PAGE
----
Thursday, July 26, 2012

Tragic Moments

Flag outside the Piedmont Post Office lowered at half-mast as a
mark of respect for the victims of the shooting in Aurora, Colorado.
I recently wrote a piece on what influences us for the Piedmont Citizen.  It was written before the tragic shooting in the movie theater early in the morning of July 20th this month in Colorado.  My article seemed kind of light in the wake of a nation's wrestling with such a senseless act.

When we experience this kind of loss, we are often asking the question, "Why?"  We want to ascribe some kind of meaning to it so that we can compartmentalize it in the sensible section of life.  We would like all of life to be in this section and do our best to either put things there or to ignore them completely.

I've spoken about free will and how I don't think God takes people from this life as much as God receives them.  That can be comforting but there are times we need to rage at the senselessness of what life deals us.

Lamentations, commonly attributed to the prophet Jeremiah, addresses a people that ran into the buzz saw of the Babylonian empire almost 2600 years ago.  Their capital city - their holy city - of Jerusalem including their temple was destroyed.  Their people were killed and carried away.  What kind of sense would you make of this?

Here's the author's take on the violence done to them:
     I am one who has seen affliction under the rod of God’s wrath; 2he has driven and brought 
     me into darkness without any light; 3against me alone he turns his hand, again and again, 
     all day long. 4He has made my flesh and my skin waste away, and broken my bones; 5he has 
     besieged and enveloped me with bitterness and tribulation; 6he has made me sit in darkness 
     like the dead of long ago. 7He has walled me about so that I cannot escape; he has put 
     heavy chains on me; 8though I call and cry for help, he shuts out my prayer; 9he has blocked 
     my ways with hewn stones, he has made my paths crooked.
                                                                                        Lamentations 3:1-9, NRSV

Although I attribute the brutality to the misspent free will of the Babylonians, it sometimes feels good to rage against someone close to us.  God may fill this role for us and sometimes pastors stand in for God as the human representative.  I've been on the receiving end of a lot of anger before that didn't seem appropriate for the circumstance at hand.  I attribute it to anger at God for some other issue.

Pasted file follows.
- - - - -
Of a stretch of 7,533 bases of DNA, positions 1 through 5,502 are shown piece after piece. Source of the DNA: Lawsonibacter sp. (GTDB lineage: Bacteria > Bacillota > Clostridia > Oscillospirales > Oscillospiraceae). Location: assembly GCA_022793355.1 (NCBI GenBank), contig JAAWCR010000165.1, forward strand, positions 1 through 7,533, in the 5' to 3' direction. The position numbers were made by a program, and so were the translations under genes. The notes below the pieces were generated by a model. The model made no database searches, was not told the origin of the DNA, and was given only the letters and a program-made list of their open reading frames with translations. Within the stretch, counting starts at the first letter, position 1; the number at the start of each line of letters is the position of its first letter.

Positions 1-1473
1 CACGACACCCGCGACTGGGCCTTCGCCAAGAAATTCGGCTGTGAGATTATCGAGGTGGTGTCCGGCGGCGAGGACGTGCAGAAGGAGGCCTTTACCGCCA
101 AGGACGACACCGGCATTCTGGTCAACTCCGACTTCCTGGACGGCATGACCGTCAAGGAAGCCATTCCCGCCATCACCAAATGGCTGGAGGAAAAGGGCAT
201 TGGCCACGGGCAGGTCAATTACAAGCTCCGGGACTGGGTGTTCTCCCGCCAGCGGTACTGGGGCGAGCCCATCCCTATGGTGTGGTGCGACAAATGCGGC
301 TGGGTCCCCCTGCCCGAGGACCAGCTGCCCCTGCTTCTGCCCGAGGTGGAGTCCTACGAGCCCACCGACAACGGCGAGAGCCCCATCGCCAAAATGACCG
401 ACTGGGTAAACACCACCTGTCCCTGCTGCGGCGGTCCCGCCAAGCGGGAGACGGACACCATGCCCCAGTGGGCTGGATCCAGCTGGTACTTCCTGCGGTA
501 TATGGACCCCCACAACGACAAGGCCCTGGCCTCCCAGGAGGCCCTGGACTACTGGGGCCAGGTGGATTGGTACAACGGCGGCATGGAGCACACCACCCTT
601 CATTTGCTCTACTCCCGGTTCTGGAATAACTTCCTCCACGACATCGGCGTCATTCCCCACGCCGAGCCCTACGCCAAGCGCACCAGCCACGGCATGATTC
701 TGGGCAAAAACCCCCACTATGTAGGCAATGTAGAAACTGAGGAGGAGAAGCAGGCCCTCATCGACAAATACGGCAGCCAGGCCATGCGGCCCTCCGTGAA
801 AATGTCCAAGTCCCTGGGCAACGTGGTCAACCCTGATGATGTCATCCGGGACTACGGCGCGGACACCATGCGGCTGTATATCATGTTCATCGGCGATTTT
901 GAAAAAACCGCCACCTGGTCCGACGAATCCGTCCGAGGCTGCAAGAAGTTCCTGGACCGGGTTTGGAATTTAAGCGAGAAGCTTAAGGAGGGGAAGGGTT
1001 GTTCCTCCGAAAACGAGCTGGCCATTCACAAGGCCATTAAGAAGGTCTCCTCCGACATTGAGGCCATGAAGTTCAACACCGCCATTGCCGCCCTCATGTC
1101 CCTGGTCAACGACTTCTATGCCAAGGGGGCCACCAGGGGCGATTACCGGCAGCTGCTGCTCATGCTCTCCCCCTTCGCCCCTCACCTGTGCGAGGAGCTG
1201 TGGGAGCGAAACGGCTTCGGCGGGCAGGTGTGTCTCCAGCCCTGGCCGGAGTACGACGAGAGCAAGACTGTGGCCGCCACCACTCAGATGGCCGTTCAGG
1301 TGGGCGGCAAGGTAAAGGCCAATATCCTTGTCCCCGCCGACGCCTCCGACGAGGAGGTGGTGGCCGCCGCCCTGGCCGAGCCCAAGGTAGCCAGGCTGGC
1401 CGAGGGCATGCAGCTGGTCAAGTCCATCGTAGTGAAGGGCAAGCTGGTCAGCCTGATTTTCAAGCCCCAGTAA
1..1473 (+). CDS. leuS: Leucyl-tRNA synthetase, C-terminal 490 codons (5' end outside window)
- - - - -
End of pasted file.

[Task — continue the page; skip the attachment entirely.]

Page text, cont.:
Lamentations continues to spit and cuss through the chapter before the author begins to turn back toward hope.  Have you ever cried until you can't cry anymore?  Sometimes we have to get it out of our system, like expelling a poison.  Only then can we look toward something positive.

     21But this I call to mind, and therefore I have hope: 22The steadfast love of the Lord never 
     ceases, his mercies never come to an end; 23they are new every morning; great is your 
     faithfulness. 24“The Lord is my portion,” says my soul, “therefore I will hope in him.” 
     25The Lord is good to those who wait for him, to the soul that seeks him. 26It is good that 
     one should wait quietly for the salvation of the Lord.
                                                                                         Lamentations 3:21-26, NRSV

My prayer is that the people of Aurora, Colorado may come to this understanding of God's love in their life more quickly than slowly.  The cruel act of one individual has changed their lives for the worse.  It would be easy to become hardened and bitter to the world because of it.  Bitterness is a disease that seems to spread so easily.  

The gunman surely was bitter.  

My hope is that they do not learn from him but rather rise up in spite of him.  But in the meantime, we weep and gnash our teeth with them, just as God surely does.